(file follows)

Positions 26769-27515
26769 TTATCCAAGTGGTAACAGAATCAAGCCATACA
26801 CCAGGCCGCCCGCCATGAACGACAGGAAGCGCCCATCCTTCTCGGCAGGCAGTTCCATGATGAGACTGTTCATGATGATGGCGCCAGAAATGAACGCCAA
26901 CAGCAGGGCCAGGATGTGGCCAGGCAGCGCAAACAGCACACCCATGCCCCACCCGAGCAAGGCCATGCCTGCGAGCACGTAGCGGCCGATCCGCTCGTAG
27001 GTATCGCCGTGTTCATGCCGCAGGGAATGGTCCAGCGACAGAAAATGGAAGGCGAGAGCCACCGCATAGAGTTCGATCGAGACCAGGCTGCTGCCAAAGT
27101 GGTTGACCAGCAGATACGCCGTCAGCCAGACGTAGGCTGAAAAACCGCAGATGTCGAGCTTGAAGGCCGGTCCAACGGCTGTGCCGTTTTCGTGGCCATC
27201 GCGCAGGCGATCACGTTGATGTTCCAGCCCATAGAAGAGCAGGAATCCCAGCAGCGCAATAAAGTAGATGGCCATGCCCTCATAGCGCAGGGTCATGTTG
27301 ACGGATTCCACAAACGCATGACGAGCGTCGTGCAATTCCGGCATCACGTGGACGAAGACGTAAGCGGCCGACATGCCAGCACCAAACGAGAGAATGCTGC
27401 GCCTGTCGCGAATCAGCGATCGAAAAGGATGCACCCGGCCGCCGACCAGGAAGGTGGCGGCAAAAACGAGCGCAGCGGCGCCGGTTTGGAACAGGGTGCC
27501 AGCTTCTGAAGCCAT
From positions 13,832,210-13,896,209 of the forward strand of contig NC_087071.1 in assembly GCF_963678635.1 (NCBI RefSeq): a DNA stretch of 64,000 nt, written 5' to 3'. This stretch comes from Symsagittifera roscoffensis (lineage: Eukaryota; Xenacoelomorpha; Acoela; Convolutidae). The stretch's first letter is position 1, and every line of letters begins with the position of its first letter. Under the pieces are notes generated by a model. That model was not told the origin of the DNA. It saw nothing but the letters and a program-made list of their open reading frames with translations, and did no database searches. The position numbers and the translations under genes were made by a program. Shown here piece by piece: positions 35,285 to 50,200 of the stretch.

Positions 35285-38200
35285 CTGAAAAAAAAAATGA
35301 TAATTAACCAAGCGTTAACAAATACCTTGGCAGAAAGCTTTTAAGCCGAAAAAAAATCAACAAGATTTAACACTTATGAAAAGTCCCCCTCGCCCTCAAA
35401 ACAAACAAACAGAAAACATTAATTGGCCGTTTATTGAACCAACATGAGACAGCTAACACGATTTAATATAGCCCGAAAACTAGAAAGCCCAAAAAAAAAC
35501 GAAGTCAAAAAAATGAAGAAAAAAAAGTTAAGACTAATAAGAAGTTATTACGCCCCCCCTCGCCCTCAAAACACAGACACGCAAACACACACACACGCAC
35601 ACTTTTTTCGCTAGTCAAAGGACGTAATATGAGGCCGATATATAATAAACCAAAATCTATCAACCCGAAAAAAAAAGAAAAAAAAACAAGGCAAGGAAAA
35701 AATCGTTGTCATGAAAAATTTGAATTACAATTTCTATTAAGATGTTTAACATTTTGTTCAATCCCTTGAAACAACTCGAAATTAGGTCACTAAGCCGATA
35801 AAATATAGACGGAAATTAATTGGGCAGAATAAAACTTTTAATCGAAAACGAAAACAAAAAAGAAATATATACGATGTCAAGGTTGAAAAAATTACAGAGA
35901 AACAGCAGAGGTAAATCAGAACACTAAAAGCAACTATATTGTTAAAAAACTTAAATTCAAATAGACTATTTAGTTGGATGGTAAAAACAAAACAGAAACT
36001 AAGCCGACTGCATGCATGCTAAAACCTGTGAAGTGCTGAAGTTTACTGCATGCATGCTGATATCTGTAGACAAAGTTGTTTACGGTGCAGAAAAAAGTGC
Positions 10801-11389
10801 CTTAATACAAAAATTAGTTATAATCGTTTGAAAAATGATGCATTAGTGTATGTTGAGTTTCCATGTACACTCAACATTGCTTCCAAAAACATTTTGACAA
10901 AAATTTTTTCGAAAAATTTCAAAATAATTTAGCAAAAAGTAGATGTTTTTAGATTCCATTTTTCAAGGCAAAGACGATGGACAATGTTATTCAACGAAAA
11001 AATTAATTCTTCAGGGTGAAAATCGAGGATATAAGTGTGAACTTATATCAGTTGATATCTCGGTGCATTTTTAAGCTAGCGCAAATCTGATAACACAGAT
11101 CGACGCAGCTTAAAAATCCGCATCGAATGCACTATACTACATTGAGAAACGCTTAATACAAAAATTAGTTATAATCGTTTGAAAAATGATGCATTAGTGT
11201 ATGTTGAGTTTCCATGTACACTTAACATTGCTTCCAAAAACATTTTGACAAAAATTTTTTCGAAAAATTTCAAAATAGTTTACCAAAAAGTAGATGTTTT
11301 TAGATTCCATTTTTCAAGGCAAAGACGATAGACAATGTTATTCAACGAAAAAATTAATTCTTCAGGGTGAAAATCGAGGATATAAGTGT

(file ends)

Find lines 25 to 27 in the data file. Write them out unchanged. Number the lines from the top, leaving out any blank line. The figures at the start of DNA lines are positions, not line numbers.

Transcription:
11001 AATTAATTCTTCAGGGTGAAAATCGAGGATATAAGTGTGAACTTATATCAGTTGATATCTCGGTGCATTTTTAAGCTAGCGCAAATCTGATAACACAGAT
11101 CGACGCAGCTTAAAAATCCGCATCGAATGCACTATACTACATTGAGAAACGCTTAATACAAAAATTAGTTATAATCGTTTGAAAAATGATGCATTAGTGT
11201 ATGTTGAGTTTCCATGTACACTTAACATTGCTTCCAAAAACATTTTGACAAAAATTTTTTCGAAAAATTTCAAAATAGTTTACCAAAAAGTAGATGTTTT